In part three of our Now You Know series, we will fill you in on a document that almost every new website project includes: A Sitemap.
What Are Sitemaps?
A sitemap is exactly what it sounds like: a map of your site. What they do is a little more than that. Think of your sitemap like a book’s table of contents. In addition to helping users find content quickly, sitemaps help search engines find content on your page that it may not have found otherwise.
How Do Sitemaps Work?
Sitemaps can provide meta data about your site to search engines (i.e. when it was last updated) by helping crawlers go through your site and index your pages more efficiently. This feature is a good way to help with your site’s search engine optimization (SEO)—especially if you have some pages that are buried deep in your site. Lastly, they help users navigate your site when the site map is available for them to see. That way, they can easily find a page they’re looking for without going through multiple pages.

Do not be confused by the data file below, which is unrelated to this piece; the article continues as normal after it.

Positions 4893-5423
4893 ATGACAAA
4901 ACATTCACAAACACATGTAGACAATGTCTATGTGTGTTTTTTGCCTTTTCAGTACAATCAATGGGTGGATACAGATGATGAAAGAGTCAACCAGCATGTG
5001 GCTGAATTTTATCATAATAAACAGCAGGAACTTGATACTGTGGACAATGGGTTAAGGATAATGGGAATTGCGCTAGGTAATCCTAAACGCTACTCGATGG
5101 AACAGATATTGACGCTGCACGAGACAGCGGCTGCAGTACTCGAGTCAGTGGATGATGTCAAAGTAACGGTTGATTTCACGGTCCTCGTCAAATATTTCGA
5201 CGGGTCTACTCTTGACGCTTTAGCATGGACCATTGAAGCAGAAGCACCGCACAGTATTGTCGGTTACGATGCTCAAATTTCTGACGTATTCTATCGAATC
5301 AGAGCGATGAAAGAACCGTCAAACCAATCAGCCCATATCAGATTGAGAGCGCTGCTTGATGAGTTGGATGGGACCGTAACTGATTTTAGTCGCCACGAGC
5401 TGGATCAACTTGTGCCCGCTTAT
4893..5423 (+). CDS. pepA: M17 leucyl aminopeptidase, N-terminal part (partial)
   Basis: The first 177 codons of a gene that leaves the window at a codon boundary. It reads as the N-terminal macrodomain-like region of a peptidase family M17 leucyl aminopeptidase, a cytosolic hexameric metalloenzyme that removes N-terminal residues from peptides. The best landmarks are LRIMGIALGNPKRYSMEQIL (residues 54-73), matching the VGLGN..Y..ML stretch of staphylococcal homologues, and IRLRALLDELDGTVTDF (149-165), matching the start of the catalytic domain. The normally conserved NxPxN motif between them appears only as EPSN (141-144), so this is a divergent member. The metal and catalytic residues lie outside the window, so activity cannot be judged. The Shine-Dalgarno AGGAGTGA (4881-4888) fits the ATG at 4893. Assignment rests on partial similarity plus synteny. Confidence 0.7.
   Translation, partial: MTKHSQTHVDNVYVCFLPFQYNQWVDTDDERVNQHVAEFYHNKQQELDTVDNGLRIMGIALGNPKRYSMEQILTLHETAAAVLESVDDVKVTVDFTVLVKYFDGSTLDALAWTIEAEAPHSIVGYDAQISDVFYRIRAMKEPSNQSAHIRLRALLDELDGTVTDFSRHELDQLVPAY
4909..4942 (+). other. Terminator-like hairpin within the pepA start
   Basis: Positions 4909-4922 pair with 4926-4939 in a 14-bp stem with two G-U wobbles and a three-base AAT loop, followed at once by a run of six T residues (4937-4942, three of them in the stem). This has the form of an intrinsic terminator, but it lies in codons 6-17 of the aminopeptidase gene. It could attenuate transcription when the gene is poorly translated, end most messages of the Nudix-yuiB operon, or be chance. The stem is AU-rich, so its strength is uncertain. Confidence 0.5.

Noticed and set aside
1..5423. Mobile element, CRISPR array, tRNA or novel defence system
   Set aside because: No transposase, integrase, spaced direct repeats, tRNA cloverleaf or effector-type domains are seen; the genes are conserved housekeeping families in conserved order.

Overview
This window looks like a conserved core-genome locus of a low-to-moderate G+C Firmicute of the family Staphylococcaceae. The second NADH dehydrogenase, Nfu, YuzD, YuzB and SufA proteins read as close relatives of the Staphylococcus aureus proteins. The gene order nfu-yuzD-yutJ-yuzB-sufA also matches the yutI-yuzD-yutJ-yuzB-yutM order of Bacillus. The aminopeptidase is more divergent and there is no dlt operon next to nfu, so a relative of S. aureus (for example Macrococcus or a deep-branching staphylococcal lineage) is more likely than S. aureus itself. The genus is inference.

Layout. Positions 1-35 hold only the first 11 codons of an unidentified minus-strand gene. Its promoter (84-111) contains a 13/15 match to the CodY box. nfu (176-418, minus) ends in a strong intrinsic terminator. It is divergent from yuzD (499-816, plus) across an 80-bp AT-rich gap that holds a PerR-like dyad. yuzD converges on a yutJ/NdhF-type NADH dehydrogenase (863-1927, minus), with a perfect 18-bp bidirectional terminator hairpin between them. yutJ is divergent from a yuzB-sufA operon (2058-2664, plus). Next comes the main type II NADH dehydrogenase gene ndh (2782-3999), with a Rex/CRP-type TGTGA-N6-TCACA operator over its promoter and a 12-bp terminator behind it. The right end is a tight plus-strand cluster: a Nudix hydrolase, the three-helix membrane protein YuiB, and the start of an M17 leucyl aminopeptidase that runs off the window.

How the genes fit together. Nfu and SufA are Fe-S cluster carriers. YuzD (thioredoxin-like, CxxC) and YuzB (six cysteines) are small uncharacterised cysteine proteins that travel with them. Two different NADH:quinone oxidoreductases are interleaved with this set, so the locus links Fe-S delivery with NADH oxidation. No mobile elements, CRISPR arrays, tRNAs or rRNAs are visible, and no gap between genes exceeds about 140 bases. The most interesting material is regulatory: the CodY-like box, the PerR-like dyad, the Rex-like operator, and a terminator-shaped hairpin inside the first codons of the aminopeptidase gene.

Types of Sitemaps
Extensible Markup Language (XML)
- Easily navigated by search engines
- Can be produced automatically by a site map generator, where a program will crawl through your site and index its pages
- Allows for more control over updates and how it works
Really Simple Syndication (RSS)
- Easy to maintain
- Easily coded to update when a new page is added
- Harder to manage, as they only provide information on recent URLs
Text file (Txt)
- Easiest to create initially
- Easy to manage
- Can’t add meta data to pages, which may harm the site’s SEO
XML sitemaps are generally the most popular version and the recommended format because they can contribute more to your site and are easier to control.
Who Needs a Sitemap?
Any site can benefit from a sitemap. However there are a few site types that benefit from them the most, including:
- New sites with few external links
- Large sites
- Sites filled with rich media
- Sites filled with content that aren’t linked well together